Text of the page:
On January 12, 2021, the Active US Attorney for the Southern District of New York, in conjunction with members of the US Drug Enforcement Administration, announced that a settlement was reached in a civil forfeiture action against Sefira Capital LLC, a Florida-based boutique investment company, and 31 of Sefira’s subsidiary corporations, that own high-end office buildings and residential real estate throughout the US. The stipulation and order is intended to resolve US Department of Justice allegations, that the defendant corporations accepted millions of dollars in narcotics proceeds as investments in real estate ventures, that were laundered through the Black Market Peso Exchange, a well-known shadow financial system. Under the settlement, Sefira and its subsidiaries agreed to forfeit a total of $29 million, that includes almost $22.5 million in previously seized real estate, and a $6.5 million payment made in lieu of forfeiting certain real estate interests. Sefira also agreed to conduct due diligence checks on all of its future investors and only accept investment funds from actual investors, as part of the settlement.
In a related civil forfeiture action, a Judgment of Forfeiture was issued by the same court against Hampus Assets, Inc. and Kaunas Assets Corp., also accused by the DOJ of accepting millions of dollars in narcotics proceeds laundered through the Black Market Peso Exchange. The government seized $23.2 million from Hampus and Kaunas as part of its settlement, and requested that the companies conduct due diligence on all future deposits into accounts under their control. The companies also agreed not to engage in certain cross-border money transfers, as part of the settlement.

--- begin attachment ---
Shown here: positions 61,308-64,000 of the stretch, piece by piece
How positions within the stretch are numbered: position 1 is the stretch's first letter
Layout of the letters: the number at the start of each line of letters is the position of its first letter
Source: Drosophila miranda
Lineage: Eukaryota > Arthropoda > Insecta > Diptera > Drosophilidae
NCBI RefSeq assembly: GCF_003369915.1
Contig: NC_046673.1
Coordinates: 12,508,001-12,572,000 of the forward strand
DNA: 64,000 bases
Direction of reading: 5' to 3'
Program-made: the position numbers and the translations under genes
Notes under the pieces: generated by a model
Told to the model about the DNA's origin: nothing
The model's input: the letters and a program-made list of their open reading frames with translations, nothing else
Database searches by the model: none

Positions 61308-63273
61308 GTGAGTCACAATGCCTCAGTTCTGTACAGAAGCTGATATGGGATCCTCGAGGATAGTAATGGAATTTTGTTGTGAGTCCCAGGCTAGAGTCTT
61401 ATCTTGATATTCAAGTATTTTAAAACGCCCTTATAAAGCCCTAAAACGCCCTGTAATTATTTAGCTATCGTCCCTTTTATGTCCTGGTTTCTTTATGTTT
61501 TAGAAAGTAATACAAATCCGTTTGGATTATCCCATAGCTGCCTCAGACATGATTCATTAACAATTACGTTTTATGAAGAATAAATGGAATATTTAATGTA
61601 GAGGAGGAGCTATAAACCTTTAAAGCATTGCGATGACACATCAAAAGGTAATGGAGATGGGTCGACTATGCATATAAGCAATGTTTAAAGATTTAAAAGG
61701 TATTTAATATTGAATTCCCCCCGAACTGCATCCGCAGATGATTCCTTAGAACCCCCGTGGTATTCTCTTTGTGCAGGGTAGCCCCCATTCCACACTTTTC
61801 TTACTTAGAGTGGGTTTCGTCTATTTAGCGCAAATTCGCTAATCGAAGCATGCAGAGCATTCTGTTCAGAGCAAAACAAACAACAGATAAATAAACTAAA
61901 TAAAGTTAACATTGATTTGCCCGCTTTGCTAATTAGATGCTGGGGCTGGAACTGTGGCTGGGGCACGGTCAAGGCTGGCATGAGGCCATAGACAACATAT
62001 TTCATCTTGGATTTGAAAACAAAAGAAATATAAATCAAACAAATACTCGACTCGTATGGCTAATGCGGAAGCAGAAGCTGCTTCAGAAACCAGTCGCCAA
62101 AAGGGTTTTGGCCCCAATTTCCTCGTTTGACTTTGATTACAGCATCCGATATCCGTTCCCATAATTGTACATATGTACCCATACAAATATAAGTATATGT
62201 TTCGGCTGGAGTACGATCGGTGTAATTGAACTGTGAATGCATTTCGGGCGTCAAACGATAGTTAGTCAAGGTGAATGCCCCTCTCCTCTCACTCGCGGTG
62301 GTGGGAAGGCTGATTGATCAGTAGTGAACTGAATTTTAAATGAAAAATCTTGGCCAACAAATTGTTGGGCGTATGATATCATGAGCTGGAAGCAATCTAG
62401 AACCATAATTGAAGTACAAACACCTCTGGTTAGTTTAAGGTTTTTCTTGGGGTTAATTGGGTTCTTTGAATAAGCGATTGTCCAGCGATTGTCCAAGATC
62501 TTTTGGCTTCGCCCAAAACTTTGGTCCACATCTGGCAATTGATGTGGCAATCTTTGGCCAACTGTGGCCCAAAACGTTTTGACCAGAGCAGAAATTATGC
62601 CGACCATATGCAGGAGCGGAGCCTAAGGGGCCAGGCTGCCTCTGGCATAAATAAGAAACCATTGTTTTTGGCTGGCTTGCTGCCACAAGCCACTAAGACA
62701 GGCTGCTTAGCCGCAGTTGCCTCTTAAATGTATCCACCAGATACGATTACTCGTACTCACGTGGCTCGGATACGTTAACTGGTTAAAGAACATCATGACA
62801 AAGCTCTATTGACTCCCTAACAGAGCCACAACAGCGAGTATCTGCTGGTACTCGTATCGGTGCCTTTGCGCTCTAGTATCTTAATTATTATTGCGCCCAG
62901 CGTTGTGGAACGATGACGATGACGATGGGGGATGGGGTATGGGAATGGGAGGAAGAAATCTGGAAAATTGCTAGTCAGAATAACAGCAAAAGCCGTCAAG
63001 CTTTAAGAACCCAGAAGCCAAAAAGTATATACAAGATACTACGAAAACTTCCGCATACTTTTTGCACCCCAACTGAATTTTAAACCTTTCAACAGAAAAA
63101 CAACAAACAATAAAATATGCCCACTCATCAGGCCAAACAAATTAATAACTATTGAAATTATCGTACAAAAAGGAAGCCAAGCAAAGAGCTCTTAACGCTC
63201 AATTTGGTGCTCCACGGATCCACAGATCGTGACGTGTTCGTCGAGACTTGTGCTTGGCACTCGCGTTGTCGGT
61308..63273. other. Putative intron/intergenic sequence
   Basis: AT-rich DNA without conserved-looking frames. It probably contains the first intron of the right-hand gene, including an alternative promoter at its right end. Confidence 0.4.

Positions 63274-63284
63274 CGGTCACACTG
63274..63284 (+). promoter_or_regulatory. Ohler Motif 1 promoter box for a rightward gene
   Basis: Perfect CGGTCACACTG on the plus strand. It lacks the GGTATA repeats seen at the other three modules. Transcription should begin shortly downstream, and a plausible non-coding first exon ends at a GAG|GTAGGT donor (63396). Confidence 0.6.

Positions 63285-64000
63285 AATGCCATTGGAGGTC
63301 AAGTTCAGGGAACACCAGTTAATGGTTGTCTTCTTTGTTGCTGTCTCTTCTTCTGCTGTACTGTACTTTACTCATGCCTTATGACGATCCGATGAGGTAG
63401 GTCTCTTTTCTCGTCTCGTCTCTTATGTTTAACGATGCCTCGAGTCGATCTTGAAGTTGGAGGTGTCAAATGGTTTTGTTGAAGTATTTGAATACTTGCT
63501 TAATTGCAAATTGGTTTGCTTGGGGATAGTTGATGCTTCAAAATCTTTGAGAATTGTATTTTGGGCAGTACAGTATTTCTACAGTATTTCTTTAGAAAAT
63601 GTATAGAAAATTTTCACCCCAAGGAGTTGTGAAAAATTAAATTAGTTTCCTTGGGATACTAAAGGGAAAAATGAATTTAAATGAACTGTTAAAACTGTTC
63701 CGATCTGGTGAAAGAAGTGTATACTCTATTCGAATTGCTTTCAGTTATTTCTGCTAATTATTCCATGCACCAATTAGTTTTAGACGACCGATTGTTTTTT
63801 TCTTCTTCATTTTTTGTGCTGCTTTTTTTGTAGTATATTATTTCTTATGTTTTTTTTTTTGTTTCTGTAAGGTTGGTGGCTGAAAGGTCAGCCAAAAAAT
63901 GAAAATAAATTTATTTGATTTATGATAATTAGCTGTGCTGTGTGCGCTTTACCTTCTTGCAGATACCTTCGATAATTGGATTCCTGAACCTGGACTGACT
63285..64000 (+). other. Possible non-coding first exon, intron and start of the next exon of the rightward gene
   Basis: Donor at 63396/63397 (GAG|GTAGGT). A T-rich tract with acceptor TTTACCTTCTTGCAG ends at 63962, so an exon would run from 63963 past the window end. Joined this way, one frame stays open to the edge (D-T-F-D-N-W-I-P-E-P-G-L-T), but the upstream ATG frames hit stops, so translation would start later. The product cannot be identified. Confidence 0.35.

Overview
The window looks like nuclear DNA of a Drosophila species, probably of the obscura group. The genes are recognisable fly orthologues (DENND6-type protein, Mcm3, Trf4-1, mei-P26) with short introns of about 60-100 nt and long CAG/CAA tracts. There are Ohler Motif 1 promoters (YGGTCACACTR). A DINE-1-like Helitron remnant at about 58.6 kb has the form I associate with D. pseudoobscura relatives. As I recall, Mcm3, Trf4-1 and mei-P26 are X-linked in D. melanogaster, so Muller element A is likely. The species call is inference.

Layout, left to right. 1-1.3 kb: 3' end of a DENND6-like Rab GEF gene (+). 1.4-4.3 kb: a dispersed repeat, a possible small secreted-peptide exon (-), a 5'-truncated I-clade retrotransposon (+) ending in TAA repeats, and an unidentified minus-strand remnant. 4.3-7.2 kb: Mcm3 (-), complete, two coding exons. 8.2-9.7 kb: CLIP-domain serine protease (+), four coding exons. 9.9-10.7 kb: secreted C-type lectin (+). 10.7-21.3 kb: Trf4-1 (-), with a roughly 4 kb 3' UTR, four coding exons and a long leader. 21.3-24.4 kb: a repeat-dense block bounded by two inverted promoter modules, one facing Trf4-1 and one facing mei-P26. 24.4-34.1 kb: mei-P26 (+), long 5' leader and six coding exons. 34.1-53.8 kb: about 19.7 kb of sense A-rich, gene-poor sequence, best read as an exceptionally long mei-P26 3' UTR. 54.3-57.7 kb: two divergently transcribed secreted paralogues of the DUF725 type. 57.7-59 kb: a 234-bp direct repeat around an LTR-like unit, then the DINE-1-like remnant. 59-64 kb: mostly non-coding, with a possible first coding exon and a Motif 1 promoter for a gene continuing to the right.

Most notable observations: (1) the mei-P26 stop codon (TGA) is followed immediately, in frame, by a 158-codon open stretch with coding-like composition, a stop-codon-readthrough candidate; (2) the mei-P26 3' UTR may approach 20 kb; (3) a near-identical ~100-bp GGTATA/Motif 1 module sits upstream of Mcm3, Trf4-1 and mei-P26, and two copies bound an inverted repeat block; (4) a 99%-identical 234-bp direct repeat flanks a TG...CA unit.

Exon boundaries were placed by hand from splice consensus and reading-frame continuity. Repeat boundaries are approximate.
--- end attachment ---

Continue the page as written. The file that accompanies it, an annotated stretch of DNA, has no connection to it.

The DOJ reports that the Black Market Peso Exchange enabled drug trafficking organizations (DTOs) to transfer illicit funds from the US to the countries in which they operated, while disguising the true nature of the funds. The scheme involved DTOs that amassed bulk US currency from their US drug operations, and sold the currency at a discount to money-laundering brokers, who deposited the US-based bulk cash into US shell accounts, while paying the drug traffickers for the cash in their local currency. At the same time, the brokers purchased bulk amounts of the drug traffickers’ local currency from individuals in the DTO’s home-country who wished to transfer money to the US while circumventing the US banking system. The brokers paid for the local currency by transferring drug proceeds from the US-based shell accounts, to accounts controlled by the individuals.
According to the DOJ complaint, illicit proceeds were invested in Sefira Properties from 2016 to 2019, while Sefira willfully ignored red flags such as discrepancies in investment amounts and account names. Similarly, between 2018 and early 2019, the DOJ accused Hampus of receiving millions of dollars in large wire deposits sent in rapid succession from a shell company, that were ultimately used to transfer narcotics proceeds on the Black Market Peso Exchange. According to the complaint, in October 2018, Hampus transferred a portion of the illegal proceeds to Kaunas.